Music has always been the common denominator between all cultures, from the most primitive to the most advanced. Voluntarily or not, we humans make music: we sing and hum, we clap our hands, we snap our fingers, and so forth. The brain is wired to differentiate simple noise from actual music, by recognising tones, tunes and rhythm. Scientists still cannot determine whether that is a biologic accident or it serves a purpose, however several studies have shown that music can enhance human health and cognitive function.
The “Mozart effect” is the most notorious mental influence of music. Due to the fact that musicians usually have striking mathematical ability, researchers at the University of California, Irvine, decided to investigate. They provided three groups of college students with standard IQ test questions; they compared those who had spent ten minutes listening to a Mozart piano sonata with those who had listened to a relaxation tape and a group that had been waiting in silence. Mozart’s music resulted in boosting test scores. So, how does it help? Apparently, listening to music warms up selected brain cells, allowing them to process information quickly and efficiently.
Additionally, because music allows people to express their emotions, it can also alter them. It’s a stress management tool: Native American, Celtic, Indian stringed-instruments, drums and flutes quiet and relax the mind, even when played loud. Attending concerts, listening to any kind of music play a significant role in our everyday life; today’s doctors tell us that music can slow the heart rate, lower blood pressure, reduce levels of stress hormones and, surprisingly, provide relief even to heart attack or stroke victims.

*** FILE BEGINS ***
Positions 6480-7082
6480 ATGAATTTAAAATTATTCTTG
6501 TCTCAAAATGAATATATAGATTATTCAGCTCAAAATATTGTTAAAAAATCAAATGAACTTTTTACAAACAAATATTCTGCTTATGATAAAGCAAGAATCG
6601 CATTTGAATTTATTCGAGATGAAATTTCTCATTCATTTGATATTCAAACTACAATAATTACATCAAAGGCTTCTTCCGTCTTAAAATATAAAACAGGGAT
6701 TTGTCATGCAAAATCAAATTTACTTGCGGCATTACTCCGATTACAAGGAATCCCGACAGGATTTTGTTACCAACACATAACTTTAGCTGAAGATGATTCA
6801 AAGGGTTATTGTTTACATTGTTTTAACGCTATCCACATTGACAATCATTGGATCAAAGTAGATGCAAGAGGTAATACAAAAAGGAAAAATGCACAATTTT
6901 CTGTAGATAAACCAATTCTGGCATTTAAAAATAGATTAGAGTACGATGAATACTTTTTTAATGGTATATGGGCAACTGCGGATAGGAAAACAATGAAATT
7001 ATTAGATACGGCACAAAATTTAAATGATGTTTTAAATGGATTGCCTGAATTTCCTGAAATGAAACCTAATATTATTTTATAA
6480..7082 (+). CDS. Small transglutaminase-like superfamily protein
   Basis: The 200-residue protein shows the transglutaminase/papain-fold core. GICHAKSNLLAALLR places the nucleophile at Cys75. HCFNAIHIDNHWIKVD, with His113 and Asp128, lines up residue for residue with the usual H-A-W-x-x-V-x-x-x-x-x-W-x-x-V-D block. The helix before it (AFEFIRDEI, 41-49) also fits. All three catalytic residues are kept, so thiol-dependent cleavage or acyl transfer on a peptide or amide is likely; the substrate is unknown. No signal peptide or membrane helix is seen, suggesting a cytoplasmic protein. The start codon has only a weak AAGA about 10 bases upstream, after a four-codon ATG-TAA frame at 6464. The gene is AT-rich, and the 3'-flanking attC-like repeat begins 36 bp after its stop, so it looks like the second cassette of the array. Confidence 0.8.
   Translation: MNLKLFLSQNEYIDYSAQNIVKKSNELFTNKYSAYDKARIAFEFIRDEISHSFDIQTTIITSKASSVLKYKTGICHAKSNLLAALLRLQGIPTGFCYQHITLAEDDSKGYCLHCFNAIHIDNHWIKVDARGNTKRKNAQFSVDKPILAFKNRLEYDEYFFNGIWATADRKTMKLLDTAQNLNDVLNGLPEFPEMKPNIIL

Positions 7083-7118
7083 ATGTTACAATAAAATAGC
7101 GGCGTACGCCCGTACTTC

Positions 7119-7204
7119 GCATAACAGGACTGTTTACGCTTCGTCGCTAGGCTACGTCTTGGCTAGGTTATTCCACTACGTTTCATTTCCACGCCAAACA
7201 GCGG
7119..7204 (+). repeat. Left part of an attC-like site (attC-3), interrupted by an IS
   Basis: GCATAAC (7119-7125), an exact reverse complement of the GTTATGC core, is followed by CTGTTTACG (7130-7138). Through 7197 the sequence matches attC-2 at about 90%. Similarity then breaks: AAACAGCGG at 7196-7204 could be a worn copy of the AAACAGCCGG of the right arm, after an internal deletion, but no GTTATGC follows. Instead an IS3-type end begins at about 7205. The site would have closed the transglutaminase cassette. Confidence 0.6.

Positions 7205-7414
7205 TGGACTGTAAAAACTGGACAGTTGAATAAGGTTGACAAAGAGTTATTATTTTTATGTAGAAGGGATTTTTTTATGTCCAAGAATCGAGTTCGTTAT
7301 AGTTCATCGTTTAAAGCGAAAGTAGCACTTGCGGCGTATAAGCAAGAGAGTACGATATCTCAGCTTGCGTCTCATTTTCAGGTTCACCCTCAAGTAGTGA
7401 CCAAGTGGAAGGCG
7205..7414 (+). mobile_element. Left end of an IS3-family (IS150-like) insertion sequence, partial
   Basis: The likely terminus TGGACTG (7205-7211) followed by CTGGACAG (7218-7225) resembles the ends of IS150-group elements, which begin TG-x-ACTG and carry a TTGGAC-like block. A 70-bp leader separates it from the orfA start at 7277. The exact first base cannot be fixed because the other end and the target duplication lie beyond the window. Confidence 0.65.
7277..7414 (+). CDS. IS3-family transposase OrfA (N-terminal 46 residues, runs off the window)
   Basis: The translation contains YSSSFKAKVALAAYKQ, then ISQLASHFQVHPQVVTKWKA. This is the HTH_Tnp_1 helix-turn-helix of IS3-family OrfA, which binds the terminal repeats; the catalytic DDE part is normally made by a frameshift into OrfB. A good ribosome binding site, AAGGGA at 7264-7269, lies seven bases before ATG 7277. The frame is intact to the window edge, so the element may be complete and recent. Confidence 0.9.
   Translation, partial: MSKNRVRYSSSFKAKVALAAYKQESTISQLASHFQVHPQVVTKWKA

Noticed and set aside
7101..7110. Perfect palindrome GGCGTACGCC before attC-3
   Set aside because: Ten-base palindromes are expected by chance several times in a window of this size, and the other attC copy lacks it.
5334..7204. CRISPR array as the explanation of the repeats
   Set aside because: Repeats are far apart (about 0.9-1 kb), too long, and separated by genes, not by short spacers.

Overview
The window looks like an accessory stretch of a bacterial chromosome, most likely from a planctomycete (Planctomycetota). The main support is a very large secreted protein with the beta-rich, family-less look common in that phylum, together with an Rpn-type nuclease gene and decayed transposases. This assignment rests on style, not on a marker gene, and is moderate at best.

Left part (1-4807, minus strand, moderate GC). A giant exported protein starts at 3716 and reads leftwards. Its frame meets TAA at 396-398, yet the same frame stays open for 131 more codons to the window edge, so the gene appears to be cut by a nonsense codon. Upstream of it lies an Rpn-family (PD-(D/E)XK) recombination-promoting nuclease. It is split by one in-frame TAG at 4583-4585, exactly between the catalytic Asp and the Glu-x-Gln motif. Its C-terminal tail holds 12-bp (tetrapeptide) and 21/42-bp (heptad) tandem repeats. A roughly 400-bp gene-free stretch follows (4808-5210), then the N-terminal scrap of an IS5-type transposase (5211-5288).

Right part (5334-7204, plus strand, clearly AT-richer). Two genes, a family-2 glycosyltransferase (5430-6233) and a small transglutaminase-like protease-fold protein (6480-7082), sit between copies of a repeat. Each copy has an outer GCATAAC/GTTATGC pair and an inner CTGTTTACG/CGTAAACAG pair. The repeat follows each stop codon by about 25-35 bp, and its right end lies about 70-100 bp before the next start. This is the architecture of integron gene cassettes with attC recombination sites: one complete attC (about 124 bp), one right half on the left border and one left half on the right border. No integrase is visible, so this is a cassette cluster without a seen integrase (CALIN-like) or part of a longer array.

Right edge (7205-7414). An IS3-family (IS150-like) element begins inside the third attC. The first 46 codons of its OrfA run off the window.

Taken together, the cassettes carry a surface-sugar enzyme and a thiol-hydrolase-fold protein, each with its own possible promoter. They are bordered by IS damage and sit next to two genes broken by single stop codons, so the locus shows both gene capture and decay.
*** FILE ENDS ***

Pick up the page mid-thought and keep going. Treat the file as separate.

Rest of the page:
We’re now discussing the matter, but several influential figures have already spoken about it in the past: Plato once explained that “Music is moral law. It gives soul to the universe, wings to the imagination, and charm and gaiety to life and to everything else”, and Victor Hugo wrote that “Music expresses that which cannot be put into words and that which cannot remain silent”, Shakespeare proclaimed that “If music be the food of love, play on”. After all, even the ancient Greeks acknowledged the link between health and music, putting one god, Apollo, in charge of both. It might have been a coincidence, but a little bit of imagination never hurt anybody.